Marketers tend to talk a lot about optimizing email, but where is that email trying to take people? Email is always leading to a landing page, whether that’s a designated landing page or a home page or even a Facebook page. Emails aren’t an end in themselves. They are always leading somewhere else because they have to “land” the recipient somewhere, should that person decide to click through.
Getting someone to click through is not enough, however. You’ve only won part of the battle with that click, because the conversion hasn’t happened yet. That’s the landing page’s job, to convert that interest into something concrete like a registration or a sale.
And that means optimizing your landing pages—whatever form they take—will increase your ROI.
Landing page optimization
What’s the point of putting all kinds of effort into optimizing your emails if you don’t do the same for the destination your email is designed to get people to?
While optimizing your emails gets more people to click through, landing page optimization (LPO) means maximizing the numbers of conversions. With that in mind, the researchers at Ascend2 decided to do a survey to find out what marketers are doing to optimize landing pages, and what they struggle with. The survey was fielded in April 2015 with 342 marketing professionals participating. And as usually happens with these studies, I found some interesting correlations and conflicts.
The most important objectives
To do the study, Ascend2 started with the question, “How are marketers optimizing the performance of landing pages dedicated to conversion?”
Marketers know they need to convert those visitors to their landing pages. When asked about the most important objectives of a landing page optimization strategy, 93% of respondents placed “increase conversion rates” at the top of the list. Next was “improve lead quality” at a mere 58%. And that makes sense. LPO is about increasing conversions, so it should be at the top of the list of objectives. However, maybe we’re forgetting that other objectives can help to get us there.
It’s interesting to note that “improve mobile optimization” was only 9%, almost at the bottom of the list. Also interesting to note is “improve testing methods” was in the top three objectives for only 7% of the respondents. Wouldn’t spending more time on these two things potentially improve conversions? Maybe if marketers took a step back from the big picture focus on increasing conversions, they would see that more specific objectives like improving mobile and testing would help with conversions?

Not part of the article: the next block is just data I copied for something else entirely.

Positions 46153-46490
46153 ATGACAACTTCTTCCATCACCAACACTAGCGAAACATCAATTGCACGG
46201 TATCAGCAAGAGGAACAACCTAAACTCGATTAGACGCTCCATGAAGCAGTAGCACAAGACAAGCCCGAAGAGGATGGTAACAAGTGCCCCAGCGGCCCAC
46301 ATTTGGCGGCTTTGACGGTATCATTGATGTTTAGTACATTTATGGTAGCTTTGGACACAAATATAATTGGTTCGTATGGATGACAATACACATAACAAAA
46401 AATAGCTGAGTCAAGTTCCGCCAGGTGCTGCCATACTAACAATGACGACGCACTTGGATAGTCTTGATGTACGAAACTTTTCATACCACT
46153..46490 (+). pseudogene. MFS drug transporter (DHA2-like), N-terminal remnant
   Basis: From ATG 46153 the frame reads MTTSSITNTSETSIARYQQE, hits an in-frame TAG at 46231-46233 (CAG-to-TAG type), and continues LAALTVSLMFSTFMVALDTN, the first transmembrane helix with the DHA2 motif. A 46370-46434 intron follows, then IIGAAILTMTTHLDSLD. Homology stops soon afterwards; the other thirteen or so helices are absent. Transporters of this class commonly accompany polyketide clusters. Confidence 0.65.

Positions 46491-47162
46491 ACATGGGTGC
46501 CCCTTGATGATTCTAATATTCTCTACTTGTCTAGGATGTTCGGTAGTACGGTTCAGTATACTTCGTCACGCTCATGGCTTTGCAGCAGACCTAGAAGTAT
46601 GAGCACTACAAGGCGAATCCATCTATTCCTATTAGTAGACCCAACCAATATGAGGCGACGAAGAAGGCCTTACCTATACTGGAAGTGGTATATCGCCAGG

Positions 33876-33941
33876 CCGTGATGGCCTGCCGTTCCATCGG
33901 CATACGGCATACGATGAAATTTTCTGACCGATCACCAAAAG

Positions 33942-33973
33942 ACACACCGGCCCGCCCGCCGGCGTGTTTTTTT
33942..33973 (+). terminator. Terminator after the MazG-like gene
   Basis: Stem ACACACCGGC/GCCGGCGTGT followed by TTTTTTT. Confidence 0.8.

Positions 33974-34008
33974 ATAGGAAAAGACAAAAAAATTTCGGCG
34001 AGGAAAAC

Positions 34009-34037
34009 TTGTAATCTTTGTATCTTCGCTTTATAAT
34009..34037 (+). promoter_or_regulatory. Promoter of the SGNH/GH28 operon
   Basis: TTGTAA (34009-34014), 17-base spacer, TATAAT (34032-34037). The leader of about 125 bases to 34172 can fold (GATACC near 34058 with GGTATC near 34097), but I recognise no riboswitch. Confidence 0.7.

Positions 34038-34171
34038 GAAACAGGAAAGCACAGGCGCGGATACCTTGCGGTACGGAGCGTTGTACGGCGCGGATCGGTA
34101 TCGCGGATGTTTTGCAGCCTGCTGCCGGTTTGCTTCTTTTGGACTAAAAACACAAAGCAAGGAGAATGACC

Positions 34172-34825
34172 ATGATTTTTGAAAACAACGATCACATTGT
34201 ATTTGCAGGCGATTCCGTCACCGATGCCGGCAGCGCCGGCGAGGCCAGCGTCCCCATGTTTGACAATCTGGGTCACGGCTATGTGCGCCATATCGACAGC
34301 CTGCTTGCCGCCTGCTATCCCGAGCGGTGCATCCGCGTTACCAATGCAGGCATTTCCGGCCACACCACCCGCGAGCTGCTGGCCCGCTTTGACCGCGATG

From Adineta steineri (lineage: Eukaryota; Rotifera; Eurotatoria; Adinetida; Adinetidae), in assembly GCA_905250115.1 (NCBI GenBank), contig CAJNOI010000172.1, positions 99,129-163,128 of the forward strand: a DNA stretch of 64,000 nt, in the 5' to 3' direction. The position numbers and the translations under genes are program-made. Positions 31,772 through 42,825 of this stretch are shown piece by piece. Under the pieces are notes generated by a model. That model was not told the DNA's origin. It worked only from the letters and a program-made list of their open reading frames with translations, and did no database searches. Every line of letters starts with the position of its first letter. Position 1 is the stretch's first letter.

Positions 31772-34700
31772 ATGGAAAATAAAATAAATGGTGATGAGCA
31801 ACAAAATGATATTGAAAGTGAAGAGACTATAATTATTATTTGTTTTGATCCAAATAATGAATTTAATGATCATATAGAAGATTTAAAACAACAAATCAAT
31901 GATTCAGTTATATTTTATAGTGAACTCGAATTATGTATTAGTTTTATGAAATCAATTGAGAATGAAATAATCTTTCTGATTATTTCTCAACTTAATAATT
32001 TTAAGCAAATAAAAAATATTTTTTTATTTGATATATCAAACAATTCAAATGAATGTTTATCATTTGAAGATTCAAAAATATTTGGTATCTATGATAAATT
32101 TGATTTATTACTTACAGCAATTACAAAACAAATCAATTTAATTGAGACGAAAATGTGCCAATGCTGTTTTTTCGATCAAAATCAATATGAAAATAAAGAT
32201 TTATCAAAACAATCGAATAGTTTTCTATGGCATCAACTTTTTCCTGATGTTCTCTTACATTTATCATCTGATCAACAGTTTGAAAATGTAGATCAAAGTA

The biggest challenges to LPO
Not that marketers are saying improving conversions is easy, no matter how important it is as an objective. They face plenty of challenges when pursuing that goal. According to the survey, when it comes to LPO, marketers are challenged by:
- Lack of internal resources (45%)
- Poor content (41%)
- Lack of an effective LPO strategy (40%)
According to these marketers, other challenges much lower in importance are:
- Inadequate analytics at 26%
- Lack of testing skills at 23%
- Adopting mobile optimization at 15% (at the bottom of the list)
Again, this raises the question of where the emphasis is being placed. Perhaps if marketers paid more attention to analytics, testing and mobile, landing page conversions would improve. Even if they paid more attention to just one of these, they’d improve LPO, and I suspect they know it…
Marketers see value in testing; they just don’t do it
When asked the most effective method for optimizing conversion rates, 52% of the respondents placed A/B testing in the top three methods, placing it at the top of the list. At a close second at 44% is segmentation/targeting, and almost as important at 43% is copy optimization
Yet many marketers don’t test. According to this study, only 18% do extensive testing, while 53% do limited testing and 23% do no testing at all. (That’s almost a quarter of the respondents who are not testing their landing pages to improve LPO.)
My takeaways from this research
Looking at these numbers, I get the impression that many of these marketers know they need to do better and they have a sense for how, but they are focused on the wrong things. They keep placing analytics, testing and mobile low on their lists when asked about objectives and challenges, yet the very thing they are trying to do—improve landing page conversion—would happen if they focused on these three things.
Note: If you want to see these numbers for yourself and see how your organization stacks up when it comes to landing page optimization, you can download the Ascend2 report free of charge at http://ascend2.com/home/latest-report/.